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Friday, 9 November, 2001, 13:26 GMT
Asoka statues unearthed in India
Shahrukh Khan as Asoka in the new film
The statues may give an idea of what Asoka really looked like
By Nageshwar Patnaik in Orissa

Archaeologists in eastern India have discovered two rare statues of Asoka, one of India's best loved warrior kings.

Buddhist stupa in Bihar state
There are Buddhist stupas across eastern India
The sandstone relics - dating back to the third century BC - were unearthed in Langudi Hill, a historical site in the Jajpur district of Orissa state, about 85 kilometres from the state capital, Bhubaneswar.

The discovery, which may shed light on what the king actually looked like, follows the recent release of a Bollywood epic on Asoka's life.

'Auspicious hands'

One of the two finds is the first individual statue of Asoka bearing an inscription ever to be discovered in India.

Dr DR Pradhan, secretary of the state-run Institute of Maritime and South East Asian studies, told the BBC the ancient inscription translates as: "The statue was unveiled by the auspicious hands of Asoka".

Map showing location in Orissa
Dr Pradhan said the second statue, depicting the king with two of his queens, bore the simple inscription: "The King Asoka".

The statues are two of the earliest examples of sculpture ever found in Orissa, which was invaded by Asoka in the third century BC, when it was called Kalinga.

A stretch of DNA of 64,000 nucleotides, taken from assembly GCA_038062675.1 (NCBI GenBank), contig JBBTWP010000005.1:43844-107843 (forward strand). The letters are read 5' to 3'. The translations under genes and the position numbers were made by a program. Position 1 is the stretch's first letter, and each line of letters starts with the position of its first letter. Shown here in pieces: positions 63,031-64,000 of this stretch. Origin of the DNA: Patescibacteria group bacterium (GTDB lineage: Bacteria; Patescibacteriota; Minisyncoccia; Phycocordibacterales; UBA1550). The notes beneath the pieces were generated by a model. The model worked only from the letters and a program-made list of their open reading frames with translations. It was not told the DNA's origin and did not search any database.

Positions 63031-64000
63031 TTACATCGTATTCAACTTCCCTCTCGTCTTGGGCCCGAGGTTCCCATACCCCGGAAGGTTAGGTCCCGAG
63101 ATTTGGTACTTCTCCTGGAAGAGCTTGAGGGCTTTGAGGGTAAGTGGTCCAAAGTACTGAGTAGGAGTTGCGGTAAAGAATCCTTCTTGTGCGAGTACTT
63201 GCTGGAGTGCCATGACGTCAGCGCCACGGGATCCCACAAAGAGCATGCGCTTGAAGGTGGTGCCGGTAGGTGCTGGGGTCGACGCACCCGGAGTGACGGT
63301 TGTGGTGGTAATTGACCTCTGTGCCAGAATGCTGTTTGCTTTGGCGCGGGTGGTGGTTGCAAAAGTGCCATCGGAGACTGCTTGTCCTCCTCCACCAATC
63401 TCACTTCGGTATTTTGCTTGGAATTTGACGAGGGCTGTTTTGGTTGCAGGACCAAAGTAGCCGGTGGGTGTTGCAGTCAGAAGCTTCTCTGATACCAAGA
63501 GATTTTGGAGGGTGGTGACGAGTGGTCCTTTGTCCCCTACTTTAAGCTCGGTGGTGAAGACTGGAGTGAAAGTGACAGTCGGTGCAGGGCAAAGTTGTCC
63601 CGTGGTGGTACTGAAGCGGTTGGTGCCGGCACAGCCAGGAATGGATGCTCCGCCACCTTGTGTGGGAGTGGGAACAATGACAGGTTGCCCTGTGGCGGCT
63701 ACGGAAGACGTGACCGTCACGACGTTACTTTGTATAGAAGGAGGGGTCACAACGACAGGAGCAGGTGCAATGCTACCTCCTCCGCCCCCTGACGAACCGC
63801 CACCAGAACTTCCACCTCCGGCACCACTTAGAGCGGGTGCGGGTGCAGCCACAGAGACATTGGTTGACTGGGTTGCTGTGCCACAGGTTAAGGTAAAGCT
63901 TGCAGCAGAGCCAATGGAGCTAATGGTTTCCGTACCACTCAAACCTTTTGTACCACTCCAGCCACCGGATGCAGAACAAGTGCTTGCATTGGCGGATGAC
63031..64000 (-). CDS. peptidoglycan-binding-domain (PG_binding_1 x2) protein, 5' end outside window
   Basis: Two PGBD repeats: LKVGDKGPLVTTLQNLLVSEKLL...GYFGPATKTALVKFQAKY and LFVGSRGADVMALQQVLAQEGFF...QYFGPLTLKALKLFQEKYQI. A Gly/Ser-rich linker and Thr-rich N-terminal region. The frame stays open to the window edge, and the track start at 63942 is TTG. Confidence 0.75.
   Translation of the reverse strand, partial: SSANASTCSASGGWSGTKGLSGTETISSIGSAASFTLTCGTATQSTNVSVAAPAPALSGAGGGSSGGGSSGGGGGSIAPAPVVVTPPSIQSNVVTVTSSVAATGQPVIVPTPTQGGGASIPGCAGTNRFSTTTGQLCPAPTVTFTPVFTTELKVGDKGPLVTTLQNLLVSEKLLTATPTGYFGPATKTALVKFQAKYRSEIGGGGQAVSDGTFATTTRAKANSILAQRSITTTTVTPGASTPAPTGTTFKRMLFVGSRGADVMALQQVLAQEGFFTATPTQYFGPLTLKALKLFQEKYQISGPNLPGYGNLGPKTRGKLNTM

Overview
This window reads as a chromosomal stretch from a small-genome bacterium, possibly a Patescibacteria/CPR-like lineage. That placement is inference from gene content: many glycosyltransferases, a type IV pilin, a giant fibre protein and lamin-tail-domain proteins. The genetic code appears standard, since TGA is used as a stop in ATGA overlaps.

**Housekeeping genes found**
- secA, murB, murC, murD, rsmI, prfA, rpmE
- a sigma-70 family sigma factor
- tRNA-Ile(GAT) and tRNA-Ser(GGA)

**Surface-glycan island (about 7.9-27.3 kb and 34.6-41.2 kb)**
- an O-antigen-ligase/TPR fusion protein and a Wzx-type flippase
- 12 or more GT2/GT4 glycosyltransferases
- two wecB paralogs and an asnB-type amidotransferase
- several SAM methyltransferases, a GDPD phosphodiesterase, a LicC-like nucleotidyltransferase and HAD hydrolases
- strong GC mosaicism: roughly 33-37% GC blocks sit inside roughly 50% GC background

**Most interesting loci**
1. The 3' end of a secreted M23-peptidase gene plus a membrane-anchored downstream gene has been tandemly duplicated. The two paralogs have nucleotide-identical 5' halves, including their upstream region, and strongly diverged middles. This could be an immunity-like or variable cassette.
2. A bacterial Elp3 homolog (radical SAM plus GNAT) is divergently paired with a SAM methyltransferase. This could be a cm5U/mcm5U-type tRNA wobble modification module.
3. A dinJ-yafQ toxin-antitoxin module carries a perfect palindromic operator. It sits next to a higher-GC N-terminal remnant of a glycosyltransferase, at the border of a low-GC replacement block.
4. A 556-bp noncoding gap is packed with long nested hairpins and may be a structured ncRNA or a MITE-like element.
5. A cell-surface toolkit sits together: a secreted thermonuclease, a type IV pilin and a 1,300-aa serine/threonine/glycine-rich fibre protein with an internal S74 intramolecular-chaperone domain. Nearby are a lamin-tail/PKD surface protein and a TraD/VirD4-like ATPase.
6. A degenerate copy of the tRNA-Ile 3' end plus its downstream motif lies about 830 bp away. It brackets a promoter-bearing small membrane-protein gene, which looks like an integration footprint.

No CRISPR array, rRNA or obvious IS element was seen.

Asoka is believed to have been so horrified by the loss of life in that war that he renounced violence and vowed to spread the message of peace far and wide.

Archaeologists describe Langudi Hill as home to eastern India's oldest Asokan stupa - tombs constructed by Buddhists over the remains of Lord Buddha and his leading disciples.

The hill, which the institute has been excavating for many years, has since been recognised as one of the country's most important Buddhist sites.

Songs, fights and love

The latest film of the king's life, which has just gone on worldwide release, is a typical Bollywood epic packed with songs, fight sequences and emotive love scenes.

A battle scene from the film
Protesters allege the film misrepresents history
But members of a youth organisation affiliated to the state's governing Biju Janata Dal party have organised protests against the film.

The youth group, the Kalinga Sena, says the movie misrepresents history and fails to illustrate the central role of the Kalinga war in turning Ashoka to Buddhism.

See also:

30 Oct 01 | Reviews
Epic Asoka loses its way
06 Nov 01 | Film
Indian film rocks the world
04 Jul 01 | South Asia
India uncovers ancient Buddhist marvel
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